Crafting was always something others did. Then, after working for decades in a task-oriented corporate world, several sudden and difficult changes led to retirement and a very different life. The abrupt switch to no schedules and few resources stunned me. And in those first months, I found that my creativity didn’t need sleep or a composed mind. I started by making stuffed animals and found it calmed me. They didn’t want perfection, only whatever I could give them to draw out their unique personalities.
“Left Field Rising” is the name I’ve given my folk art designs, which now extend far beyond stuffed animals. Made almost entirely from natural and repurposed materials, these creations tend towards quirkiness. I've always had a fondness for left field, and embracing that tendency feels good. No peering around corners to gauge the audience, and there are few rewards better than spontaneous delights.
I work out of my living room. You're right - mine is not a conventional home. It's set up according to two requirements I have: lots of storage space, and having as many materials as possible within arm's reach. One result is that my dining room and extra bedroom are now storage/workrooms. And if you were to walk into my living room (you may want to cover your eyes if you're a neat freak) there are 5-10 different projects going on at once.
Here's how it works: I get an idea, either straight from the noggin or sparked by something I see. To start, I peruse the vast array of fabric, paper, hardware, frames, and left-over parts of whatever, most given to me by friends who learned long ago to think twice before throwing anything away. I seldom shop, but when I do, I'm a very slow shopper because I look at every item from a different angle; its original purpose is irrelevant because I'm seeing what I might make of it. When I have the first material, I start. You may think it's an easy slide from there. Maybe if I planned, but I'm not a planner. I move ahead with my first inclination eagerly. At some point, I stop because either I have to think about what direction to take next, or I've run into an obstacle that hadn't raised its annoying head in my first, rapturous vision of this creation.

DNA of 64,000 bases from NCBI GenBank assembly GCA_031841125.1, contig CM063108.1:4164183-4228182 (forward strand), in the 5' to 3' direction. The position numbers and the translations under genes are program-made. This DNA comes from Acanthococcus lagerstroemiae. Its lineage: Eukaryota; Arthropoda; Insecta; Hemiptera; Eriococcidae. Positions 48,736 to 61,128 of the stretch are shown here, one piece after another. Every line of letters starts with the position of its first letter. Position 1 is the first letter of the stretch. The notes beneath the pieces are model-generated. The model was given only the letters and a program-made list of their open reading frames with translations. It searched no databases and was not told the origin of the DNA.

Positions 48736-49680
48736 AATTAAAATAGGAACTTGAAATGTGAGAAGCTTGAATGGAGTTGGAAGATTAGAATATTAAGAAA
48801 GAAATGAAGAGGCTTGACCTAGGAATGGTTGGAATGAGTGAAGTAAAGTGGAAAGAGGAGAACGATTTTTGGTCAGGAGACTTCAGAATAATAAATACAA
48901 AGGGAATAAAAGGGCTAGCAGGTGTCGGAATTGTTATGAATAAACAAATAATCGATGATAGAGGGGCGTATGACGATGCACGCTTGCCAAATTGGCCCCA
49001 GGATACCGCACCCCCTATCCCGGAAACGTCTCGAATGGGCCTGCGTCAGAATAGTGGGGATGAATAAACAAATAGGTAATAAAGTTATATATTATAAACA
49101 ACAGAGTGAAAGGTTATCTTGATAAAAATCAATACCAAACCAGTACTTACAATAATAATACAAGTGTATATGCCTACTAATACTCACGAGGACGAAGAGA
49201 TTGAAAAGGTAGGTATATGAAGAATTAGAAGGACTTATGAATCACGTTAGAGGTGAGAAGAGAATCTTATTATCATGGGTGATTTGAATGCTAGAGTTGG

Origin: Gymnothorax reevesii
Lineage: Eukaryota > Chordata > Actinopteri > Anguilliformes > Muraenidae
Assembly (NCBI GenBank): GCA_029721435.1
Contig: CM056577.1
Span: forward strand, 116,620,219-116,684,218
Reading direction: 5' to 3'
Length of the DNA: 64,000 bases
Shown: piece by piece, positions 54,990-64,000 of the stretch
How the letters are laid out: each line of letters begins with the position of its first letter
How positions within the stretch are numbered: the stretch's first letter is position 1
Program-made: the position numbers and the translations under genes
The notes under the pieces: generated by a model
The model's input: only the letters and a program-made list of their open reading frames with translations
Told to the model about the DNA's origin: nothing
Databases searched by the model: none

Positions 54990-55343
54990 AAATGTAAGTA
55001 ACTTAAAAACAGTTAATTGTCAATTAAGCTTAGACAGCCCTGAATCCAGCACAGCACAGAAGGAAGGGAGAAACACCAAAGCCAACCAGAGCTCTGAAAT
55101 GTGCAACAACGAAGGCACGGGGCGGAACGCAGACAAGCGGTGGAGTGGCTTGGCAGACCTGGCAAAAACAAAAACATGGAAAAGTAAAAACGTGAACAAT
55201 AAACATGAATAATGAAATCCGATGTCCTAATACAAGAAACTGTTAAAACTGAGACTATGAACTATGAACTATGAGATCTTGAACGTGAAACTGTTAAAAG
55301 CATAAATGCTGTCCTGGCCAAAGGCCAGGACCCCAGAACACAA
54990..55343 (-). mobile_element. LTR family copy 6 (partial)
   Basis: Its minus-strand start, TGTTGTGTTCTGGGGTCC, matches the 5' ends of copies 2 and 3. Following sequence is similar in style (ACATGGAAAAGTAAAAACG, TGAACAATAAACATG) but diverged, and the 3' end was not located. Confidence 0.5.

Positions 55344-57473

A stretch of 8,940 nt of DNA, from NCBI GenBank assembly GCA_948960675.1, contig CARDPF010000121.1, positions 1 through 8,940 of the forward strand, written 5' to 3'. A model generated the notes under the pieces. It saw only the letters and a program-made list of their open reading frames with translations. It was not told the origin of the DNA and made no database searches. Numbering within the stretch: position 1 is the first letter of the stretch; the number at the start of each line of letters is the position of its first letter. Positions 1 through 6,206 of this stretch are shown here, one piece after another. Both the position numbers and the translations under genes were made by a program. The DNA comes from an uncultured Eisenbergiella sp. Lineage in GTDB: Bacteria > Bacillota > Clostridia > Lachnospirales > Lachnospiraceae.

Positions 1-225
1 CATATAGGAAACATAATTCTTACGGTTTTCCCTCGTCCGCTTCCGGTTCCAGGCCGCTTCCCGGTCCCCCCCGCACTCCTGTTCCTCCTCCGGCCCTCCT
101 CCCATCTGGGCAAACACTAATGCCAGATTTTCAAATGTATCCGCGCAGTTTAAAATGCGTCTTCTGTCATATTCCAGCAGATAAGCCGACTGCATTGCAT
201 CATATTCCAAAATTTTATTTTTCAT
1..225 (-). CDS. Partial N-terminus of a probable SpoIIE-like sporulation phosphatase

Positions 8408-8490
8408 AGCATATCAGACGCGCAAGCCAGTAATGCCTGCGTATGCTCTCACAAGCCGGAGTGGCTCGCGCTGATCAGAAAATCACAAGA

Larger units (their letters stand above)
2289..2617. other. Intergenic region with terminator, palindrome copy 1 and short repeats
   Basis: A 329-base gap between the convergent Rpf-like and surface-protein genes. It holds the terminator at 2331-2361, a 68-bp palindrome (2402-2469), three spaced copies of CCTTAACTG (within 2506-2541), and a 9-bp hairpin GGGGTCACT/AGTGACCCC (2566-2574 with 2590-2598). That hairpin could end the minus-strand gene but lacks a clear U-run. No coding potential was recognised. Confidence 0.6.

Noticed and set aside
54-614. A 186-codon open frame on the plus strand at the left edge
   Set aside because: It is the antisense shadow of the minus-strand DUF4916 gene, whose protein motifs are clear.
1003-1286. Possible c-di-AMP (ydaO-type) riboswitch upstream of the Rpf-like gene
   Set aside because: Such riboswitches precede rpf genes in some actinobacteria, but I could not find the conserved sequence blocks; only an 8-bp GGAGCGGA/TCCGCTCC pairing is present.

A quick example: One thing I make is Curly Willow Lamps - a small log with Curly Willow branches intertwined around the top rim of the log, with a low-watt bulb in the center. They're great night lights or decorative accents - cool shadows through the branches. On the first one, I loved hot-gluing the branches, delicately weaving them to form just the right balance of density and space. Stepping back to admire it all, I realized I hadn't installed the light fixture yet. I was left to drill a hole through the base with the lamp on its side because I couldn't stand it on the branch ends. And the opening of the circle created by the branches on top was small...small enough I barely could fit my hand through to screw in the bulb. Ah, you just met me.
Thank you for taking a look at, and reading about, my brainchildren.
LFF is my collection of folk art designs. Made almost entirely from natural and repurposed materials, these creations tend towards quirkiness and wit.